The story is, ultimately, about a young man named Peter Devore—a prodigal, psychic, and, eventual prophet—who acts as the catalyst and means for humanity’s escape from what, on the surface, seems like a utopian society. Like all paradises, however, this new world has a much darker undertone of dissatisfaction and discontent. Terrorist attacks are rampant, a new form of war emerges, and the sleek, uniform exterior shine of a perfect society is rapidly falling apart.
Devore’s mysterious powers and following mark him as an enemy of the State, and he finds himself on the run. The story moves from his hometown in Missouri to the barren landscape of Antarctica, and beyond (way beyond). It’s essentially a chase thriller, deftly written in the prose Homer pieces together and feeds back.
Where Portal really excels, however, is in the meticulous world building Swigart has done. All those seemingly extraneous databases about geography, history, science, and other more mundane topics are seriously thought out and expansive. Uncovering new articles and tidbits felt like prying into the intimate spaces of a world and people we only knew after the fact. It was a strangely lonely, yet enthralling new experience.
It’s also an experience still unmatched, certainly by any mainstream publisher. And that was a big part of the problem. No one had any idea how to take Portal when it first hit home computers.
“[Activision] had absolutely no idea what they had,” Swigart told me. “[They] kept trying to sell it as a ‘game.’ I don't think they kept it listed long enough to gain the kind of traction it should have. For instance, the Mac SE came out right after they released it and they wouldn't upgrade to make it work, so essentially they cut out the Mac version.”
Critics of the time frequently expressed the idea that it should have just been a traditional printed novel, but really, that was missing the point. Portal, as a novel, wouldn’t have anywhere near the atmosphere and intrigue without the slow build up and interactive detective work to uncover the story. Indeed, Swigart released the text as a traditional novel and, sure enough, it didn’t have nearly the same effect.
A huge part of the magic of Portal as an interactive experience was something a printed book could never manage—Homer.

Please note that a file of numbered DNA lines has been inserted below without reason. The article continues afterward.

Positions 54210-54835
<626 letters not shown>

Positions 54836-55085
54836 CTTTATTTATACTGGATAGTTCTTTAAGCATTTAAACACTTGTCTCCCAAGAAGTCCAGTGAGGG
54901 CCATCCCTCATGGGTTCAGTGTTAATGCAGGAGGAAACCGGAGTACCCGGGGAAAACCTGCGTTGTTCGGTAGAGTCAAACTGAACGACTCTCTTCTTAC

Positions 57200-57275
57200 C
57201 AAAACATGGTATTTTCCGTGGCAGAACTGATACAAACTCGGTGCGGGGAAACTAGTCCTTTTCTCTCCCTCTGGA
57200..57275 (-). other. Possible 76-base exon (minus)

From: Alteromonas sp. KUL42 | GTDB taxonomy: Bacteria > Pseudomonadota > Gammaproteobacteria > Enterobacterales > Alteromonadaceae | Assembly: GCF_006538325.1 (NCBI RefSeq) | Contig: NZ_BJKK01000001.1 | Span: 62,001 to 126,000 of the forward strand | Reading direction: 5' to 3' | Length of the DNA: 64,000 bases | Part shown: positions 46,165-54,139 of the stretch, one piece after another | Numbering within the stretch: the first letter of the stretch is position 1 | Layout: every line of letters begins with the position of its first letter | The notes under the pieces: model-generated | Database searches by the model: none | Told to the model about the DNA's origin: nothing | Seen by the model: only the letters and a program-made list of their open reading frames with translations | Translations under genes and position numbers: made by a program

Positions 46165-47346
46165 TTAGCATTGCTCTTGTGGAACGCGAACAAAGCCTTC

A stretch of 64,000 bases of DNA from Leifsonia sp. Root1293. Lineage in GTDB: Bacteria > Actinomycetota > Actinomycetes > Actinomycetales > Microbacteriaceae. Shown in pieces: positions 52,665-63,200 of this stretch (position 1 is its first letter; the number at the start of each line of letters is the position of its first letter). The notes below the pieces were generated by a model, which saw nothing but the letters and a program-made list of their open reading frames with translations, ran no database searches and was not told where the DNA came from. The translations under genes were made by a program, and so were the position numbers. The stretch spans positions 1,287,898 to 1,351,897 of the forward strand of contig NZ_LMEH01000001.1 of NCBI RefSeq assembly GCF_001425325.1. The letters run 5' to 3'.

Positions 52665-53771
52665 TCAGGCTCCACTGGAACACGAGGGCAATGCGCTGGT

Swigart knew the story needed its storyteller to be a very literal ghost in the machine, and the blind bard was a natural choice. Homer starts out naive and grows more complex and engaged as the story progresses. He talks to the user, contemplates deep thoughts, and analyzes everything to form conclusions that are more human than machine.
“At first I thought of him as just a storytelling AI, but soon realized the narrative was three-layered—the user, Peter, and Homer,” Swigart explained. “All three have their own stories, yet the narrative jumps tracks at the user’s discretion to weave the three together. (Homer) became the glue that binds the user and Peter. I wanted to bring the user in as an active participant, which is the whole idea of interactive fiction (at least as I saw it in the ‘80s).”
The end result was a singular experiment that still manages to haunt the minds of those who played it years ago. There have been two failed Kickstarter attempts to revitalize Portal in the modern era, though not by Swigart. Instead, they were started by devoted fans who felt the experience could be enhanced by modern technology.
Portal: an Interactive Novel will likely always remain a minor footnote in the history of interactive media, but those who were lucky enough to play it will remember those late nights spent with Homer, completely absorbed with this strange and oddly prescient future world and its very human characters.